The metallization conductors 30 are made in the manner known for "beam lead" conductors, as described, for example, in Lepselter, U.S. Pat. No. 3,287,612. The conductors 30 each include a first layer 44 of deposited titanium, a second layer 46 of deposited platinum or palladium, and a third layer 48 of deposited gold, all of these layers functioning as they do in a conventional beam lead system. Note, however, that they are not used in the cantilevered beam lead configuration but instead terminate near the periphery of the chip in the bonding pads 32. This allows the present structure to be readily made in an otherwise conventional manufacturing operation without modification of any of the photomasks used in the processing; that is, the same photomasks can be used for both conventional aluminum-metallized products and for the high-reliability products of this invention.
The protective coating 34 over the conductors 30 (and the upper surface of the chip 24) has the following characteristics. It includes a first layer 50, preferably of silicon dioxide, which may be formed by the pyrolytic decomposition of silane (SiH4) in the presence of oxygen, in a manner generally known to those of ordinary skill. The layer 50 is doped with phosphorus, preferably by including phosphine (PH3) in the decomposing ambient, which, as in the Denning et al. patent mentioned above, appears to act to remove certain impurities from the underlying surface of the body 29. Finally, the coating 34 includes a top layer 52 which is of undoped silicon dioxide, preferably derived from silane (alone) with oxygen, which aids in preventing the entry of water vapor, again, as in the manner described in the Denning et al. patent.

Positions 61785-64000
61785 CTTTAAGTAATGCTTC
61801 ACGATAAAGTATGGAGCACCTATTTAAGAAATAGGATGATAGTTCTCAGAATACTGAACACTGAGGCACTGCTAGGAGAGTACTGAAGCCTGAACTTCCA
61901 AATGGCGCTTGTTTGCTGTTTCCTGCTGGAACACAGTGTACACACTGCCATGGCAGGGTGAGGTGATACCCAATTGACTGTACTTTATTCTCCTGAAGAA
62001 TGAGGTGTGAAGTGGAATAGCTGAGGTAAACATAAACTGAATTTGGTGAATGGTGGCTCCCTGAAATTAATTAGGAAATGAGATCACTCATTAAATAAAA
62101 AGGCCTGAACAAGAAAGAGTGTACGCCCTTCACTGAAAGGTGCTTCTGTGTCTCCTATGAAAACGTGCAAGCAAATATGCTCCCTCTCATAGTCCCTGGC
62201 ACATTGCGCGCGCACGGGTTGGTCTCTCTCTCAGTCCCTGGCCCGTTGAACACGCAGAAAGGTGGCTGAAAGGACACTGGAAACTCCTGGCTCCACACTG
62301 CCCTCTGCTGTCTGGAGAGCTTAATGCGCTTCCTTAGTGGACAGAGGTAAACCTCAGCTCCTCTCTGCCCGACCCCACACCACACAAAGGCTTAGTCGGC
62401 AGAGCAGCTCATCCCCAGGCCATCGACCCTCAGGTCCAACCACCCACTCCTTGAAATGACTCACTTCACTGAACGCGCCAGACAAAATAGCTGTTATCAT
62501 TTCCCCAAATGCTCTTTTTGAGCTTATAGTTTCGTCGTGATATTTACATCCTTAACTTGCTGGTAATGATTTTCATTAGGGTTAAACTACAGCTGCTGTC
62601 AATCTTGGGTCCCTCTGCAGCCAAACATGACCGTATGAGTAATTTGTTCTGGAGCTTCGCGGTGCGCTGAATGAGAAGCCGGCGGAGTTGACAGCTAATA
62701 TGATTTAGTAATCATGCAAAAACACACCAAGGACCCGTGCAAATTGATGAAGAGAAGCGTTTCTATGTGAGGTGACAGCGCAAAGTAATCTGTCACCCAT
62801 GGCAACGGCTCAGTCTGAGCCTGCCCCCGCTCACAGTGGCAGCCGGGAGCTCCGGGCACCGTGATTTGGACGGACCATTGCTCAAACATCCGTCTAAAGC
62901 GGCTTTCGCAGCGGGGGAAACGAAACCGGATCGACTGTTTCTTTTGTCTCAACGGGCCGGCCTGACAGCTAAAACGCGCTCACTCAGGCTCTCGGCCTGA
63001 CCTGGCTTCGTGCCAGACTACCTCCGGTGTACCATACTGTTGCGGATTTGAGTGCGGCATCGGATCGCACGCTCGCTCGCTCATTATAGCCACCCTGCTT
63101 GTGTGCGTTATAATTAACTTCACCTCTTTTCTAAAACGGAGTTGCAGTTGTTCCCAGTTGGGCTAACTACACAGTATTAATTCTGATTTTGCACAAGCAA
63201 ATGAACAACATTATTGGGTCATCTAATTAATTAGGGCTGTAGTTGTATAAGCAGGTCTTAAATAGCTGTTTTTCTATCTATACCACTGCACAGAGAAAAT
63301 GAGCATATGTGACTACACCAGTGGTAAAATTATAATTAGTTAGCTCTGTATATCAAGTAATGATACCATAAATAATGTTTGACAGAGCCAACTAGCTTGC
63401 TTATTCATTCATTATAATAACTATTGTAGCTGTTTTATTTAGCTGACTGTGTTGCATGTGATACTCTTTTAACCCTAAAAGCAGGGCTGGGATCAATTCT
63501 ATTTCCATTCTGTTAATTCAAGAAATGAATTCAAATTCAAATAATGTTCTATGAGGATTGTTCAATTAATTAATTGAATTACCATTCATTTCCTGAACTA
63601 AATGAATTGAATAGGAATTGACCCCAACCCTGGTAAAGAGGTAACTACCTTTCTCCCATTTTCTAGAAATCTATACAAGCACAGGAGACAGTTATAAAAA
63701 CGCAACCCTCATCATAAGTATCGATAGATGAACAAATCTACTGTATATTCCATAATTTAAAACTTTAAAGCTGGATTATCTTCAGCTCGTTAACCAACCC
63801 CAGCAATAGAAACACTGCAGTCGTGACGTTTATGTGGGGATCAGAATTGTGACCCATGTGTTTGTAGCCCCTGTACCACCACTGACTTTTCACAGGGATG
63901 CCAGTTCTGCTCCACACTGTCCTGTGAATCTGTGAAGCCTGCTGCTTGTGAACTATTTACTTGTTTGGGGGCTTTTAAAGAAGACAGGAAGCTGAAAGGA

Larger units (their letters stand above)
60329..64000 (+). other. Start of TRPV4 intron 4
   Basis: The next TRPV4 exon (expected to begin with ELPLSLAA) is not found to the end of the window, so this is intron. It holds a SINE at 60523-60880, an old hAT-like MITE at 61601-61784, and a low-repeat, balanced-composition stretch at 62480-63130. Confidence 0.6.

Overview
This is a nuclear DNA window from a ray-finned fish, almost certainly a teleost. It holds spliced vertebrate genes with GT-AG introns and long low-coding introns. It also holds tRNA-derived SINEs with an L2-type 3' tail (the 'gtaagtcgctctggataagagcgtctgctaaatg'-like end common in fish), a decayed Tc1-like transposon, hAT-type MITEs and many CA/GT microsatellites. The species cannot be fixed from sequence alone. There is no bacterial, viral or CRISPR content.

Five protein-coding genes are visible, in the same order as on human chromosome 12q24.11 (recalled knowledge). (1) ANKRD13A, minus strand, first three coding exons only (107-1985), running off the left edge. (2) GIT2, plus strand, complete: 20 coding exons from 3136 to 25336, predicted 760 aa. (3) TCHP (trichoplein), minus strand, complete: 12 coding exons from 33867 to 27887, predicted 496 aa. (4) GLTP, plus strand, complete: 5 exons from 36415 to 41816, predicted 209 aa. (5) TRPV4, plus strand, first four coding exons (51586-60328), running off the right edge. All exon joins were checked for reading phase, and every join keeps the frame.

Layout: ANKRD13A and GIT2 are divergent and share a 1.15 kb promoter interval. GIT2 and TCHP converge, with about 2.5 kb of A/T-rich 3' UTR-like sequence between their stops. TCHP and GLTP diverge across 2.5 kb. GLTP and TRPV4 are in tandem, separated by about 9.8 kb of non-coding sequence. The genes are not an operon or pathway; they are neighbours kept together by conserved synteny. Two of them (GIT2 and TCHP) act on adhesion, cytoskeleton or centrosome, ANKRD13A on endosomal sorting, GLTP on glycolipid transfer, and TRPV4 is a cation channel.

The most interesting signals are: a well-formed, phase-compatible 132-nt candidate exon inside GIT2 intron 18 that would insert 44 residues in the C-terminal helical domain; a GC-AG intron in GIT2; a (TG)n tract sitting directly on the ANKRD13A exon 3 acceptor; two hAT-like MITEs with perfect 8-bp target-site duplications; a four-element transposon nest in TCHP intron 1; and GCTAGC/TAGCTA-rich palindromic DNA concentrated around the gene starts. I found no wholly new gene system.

As mentioned above, one of the problems associated with the use of gold interconnections in semiconductor devices has been the migration of gold across the spaces between conductors, with the result that short circuits occur. It has been found that a relatively thick protective coating will eliminate the problems associated with gold migration; that is, with a relatively thick coating, devices remain operative for long periods of time. In particular, the combined thicknesses of the layers 50 and 52 should be at least 10,000 A. In one preferred embodiment of the present device, the coating 34 is 15,000 A thick, made up of the phosphorus-doped layer 50 of 14,000 A and the undoped layer 52 of 1000 A in thickness.